This time, it was Kendra’s turn to look, and she blushed when she did. She was again wearing the same Mandarin dress that Celia had forced her to wear in their collective dive, complete with scuff marks and frayed seams and a long tear along the parting in her dress that revealed even more of her legs.
She looked up at Nico and said, “Don’t tell anyone about this, got that?”
To say that Kendra was mad was an understatement of infernal proportions, for she was fuming and glaring at Nico. “Damn it, I told you to leave that shit out!”
“Okay, okay, I’m sorry, geez,” Nico said and raised her hands in a placating gesture. “I was just trying to lighten things up, that’s all. I didn’t know you’d be so prissy about it.”
“I’m not! It’s just . . . Ugh, you're missing the point,” Kendra said, balling her hands into fists and pacing about.
“Why are you so angry, then?” Colbie said.
“Is that why you two came in wearing those clothes?” Mara added, looking at the long dresses and broad-brimmed hats. “Those clothes make you stick out.”
“God, not you, too!” Kendra said. “That’s not the point,” and turning to Nico: “It’s not the clothes. It’s something else.”
“Like what?” Nico said.
“Wait a minute,” Colbie said, sensing yet another synchronicity that was just on the edge of her comprehension, “if this Rancaster and this Alice chick and those Queens have infiltrated Kathy’s mansion, how did you two manage to get into it?”
For the first time tonight, Kendra smiled and said, “You almost got it, but not quite.”
“What do you mean?” Colbie said.
That’s when Mara had her own brainwave, looking at Nico and finding another reason to blush, and said, “Nico, does it have anything to do with you kissing me?”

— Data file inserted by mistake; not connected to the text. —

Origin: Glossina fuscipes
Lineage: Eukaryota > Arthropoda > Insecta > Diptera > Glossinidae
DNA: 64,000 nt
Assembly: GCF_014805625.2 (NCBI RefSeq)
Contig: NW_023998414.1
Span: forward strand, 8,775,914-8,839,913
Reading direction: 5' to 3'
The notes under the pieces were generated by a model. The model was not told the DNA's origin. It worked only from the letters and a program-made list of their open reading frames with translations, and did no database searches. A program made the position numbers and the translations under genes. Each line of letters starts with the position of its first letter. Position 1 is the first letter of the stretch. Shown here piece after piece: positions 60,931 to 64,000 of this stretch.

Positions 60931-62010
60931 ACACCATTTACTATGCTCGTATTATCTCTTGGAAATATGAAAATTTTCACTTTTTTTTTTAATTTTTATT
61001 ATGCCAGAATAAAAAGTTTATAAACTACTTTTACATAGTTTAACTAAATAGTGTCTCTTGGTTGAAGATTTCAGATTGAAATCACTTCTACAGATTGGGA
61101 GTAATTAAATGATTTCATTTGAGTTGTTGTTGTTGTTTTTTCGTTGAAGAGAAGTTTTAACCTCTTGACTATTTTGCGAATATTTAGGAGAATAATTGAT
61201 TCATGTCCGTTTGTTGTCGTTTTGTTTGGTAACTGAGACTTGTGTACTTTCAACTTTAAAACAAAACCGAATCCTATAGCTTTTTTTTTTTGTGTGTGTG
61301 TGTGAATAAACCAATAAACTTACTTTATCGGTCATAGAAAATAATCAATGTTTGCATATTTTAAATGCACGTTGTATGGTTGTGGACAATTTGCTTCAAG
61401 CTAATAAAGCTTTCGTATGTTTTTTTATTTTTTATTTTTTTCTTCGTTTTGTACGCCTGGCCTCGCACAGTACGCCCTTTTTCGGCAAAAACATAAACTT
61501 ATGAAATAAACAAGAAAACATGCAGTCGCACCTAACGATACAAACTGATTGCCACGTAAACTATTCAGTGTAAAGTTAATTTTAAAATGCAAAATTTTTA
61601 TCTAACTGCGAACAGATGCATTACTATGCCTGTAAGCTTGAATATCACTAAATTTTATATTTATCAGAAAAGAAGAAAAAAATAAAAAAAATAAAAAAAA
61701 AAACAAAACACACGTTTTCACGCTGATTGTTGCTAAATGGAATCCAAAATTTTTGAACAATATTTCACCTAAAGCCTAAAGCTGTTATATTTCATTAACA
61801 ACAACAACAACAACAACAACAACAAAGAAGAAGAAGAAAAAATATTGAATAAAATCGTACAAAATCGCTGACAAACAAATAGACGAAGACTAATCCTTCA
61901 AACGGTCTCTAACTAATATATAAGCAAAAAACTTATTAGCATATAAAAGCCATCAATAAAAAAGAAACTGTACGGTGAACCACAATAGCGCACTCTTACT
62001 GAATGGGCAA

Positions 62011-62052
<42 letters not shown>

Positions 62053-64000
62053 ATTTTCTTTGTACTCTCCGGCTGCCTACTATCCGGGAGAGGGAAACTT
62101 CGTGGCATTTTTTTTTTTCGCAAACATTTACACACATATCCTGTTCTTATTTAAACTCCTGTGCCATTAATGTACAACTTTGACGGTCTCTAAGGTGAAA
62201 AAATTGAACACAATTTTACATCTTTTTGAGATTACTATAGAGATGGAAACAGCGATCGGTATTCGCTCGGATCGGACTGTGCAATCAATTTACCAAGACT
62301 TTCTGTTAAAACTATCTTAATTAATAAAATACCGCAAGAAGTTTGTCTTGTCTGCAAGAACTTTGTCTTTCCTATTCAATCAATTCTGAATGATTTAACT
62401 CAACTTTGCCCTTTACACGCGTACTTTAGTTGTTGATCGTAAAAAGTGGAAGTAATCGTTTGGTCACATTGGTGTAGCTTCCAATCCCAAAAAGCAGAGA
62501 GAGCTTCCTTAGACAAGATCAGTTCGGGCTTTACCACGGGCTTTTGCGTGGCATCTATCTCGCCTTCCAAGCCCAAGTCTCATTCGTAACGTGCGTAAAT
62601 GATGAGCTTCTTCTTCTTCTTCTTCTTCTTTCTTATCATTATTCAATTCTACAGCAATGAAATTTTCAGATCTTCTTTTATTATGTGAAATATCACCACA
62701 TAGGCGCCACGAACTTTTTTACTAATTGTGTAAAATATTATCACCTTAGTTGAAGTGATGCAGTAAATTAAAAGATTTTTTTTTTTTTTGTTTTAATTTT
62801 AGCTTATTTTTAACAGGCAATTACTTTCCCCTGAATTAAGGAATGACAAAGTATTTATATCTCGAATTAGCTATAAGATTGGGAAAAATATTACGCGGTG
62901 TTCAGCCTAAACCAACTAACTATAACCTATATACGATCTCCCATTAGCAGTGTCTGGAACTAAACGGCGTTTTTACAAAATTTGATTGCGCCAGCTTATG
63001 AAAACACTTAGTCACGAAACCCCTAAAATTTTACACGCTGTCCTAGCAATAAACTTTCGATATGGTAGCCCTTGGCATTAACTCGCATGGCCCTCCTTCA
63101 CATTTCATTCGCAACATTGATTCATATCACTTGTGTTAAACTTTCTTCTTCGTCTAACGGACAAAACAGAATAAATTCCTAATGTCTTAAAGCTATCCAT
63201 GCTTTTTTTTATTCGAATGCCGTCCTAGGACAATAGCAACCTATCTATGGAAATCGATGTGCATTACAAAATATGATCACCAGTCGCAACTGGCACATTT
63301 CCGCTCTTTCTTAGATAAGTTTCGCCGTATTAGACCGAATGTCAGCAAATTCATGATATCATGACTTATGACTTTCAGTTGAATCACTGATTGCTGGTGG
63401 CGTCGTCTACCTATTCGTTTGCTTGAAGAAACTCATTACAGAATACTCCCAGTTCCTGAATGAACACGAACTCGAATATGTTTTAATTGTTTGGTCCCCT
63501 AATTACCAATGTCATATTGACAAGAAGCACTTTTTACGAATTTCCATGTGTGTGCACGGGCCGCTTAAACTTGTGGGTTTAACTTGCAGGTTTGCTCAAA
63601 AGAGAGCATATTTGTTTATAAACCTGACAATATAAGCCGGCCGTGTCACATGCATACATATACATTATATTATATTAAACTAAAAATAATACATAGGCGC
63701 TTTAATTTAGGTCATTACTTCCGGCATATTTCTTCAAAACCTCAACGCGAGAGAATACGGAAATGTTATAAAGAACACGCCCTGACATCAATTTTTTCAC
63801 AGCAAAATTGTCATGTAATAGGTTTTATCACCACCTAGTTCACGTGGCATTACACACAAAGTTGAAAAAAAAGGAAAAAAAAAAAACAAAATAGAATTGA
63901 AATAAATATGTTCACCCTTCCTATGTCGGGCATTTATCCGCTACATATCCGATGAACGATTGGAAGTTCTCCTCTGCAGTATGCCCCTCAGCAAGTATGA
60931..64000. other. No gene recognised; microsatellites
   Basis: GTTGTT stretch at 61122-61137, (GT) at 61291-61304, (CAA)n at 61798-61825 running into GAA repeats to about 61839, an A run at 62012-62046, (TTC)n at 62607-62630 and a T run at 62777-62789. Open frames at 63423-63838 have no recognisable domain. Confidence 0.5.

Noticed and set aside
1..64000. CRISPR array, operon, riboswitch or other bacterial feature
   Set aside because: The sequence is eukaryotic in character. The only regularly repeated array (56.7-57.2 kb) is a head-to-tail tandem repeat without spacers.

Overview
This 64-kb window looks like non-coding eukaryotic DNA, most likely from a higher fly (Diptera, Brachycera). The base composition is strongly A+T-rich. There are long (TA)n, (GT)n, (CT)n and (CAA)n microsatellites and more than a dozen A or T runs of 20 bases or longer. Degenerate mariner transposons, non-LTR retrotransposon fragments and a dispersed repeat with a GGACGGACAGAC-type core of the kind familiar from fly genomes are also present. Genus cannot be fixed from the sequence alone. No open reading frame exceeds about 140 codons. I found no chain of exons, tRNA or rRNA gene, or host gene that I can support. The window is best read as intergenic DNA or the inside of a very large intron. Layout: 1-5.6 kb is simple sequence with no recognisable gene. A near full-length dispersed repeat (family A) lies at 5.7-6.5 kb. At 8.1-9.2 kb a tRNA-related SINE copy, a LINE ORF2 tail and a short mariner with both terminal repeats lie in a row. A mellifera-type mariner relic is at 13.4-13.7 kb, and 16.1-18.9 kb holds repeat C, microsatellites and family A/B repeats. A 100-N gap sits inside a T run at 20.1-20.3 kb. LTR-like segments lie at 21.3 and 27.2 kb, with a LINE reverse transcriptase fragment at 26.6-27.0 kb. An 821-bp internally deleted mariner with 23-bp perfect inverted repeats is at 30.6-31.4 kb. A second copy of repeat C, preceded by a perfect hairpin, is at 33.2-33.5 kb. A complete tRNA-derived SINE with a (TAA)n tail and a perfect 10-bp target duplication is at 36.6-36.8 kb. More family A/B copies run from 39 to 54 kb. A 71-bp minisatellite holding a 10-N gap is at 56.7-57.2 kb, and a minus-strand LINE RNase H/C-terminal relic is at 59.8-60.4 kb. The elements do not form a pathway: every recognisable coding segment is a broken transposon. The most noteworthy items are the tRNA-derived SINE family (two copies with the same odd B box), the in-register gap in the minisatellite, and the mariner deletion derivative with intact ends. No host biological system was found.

“Bingo,” Kendra said, smiling. “Colbie, you get one point for trying, but Mara gets three points for nailing it.”
And for once, Colbie and Nico were taken aback. Both girls seeing Kendra in a cheerful mood was a scary proposition, and both girls gulped.
Even Nico shared in their unease and said, “And it’s why Kendra wanted me to take the lead.”
“So hop to it, Nico,” Kendra said, winking at her to Nico’s chagrin. “And be sure to make it detailed and juicy!”
"Ugh, shut it!" Nico said and paused for several moments, then regained her composure and said, "It's nothing perverted, I swear! It's just . . ." Nico looked back at Kendra, then back at her sister, who was avoiding her gaze. "It happened this way, okay? When Kendra and I made our way in, we didn't follow the procession of masqueraders. We didn't know what to expect, so we decided to stay away from them and find a different route, which turned out to be entirely different. I mean, it's weird, but . . ."
- Las Vegas
- Foxy, the fluffy butt-stabber!
From Las Vegas, NV, welcome to my profile, RoyalRoadsters! I'm Foxy, the fluffy butt-stabber! I'm weird, introverted, impatient, cheerful (half the time), and friendly. I'm a Catholic, a former college student, a dream diarist, an amateur poet and short story writer and novelist, and a chronic perfectionist, ugh!
Genres I write include dark fantasy, gothic, magical girl, occult detective, action, thriller, horror, genre mashups, LGBT, and a dash of ecchi.
Genres I read include whatever catches my fancy. Who knows? It might be one of yours!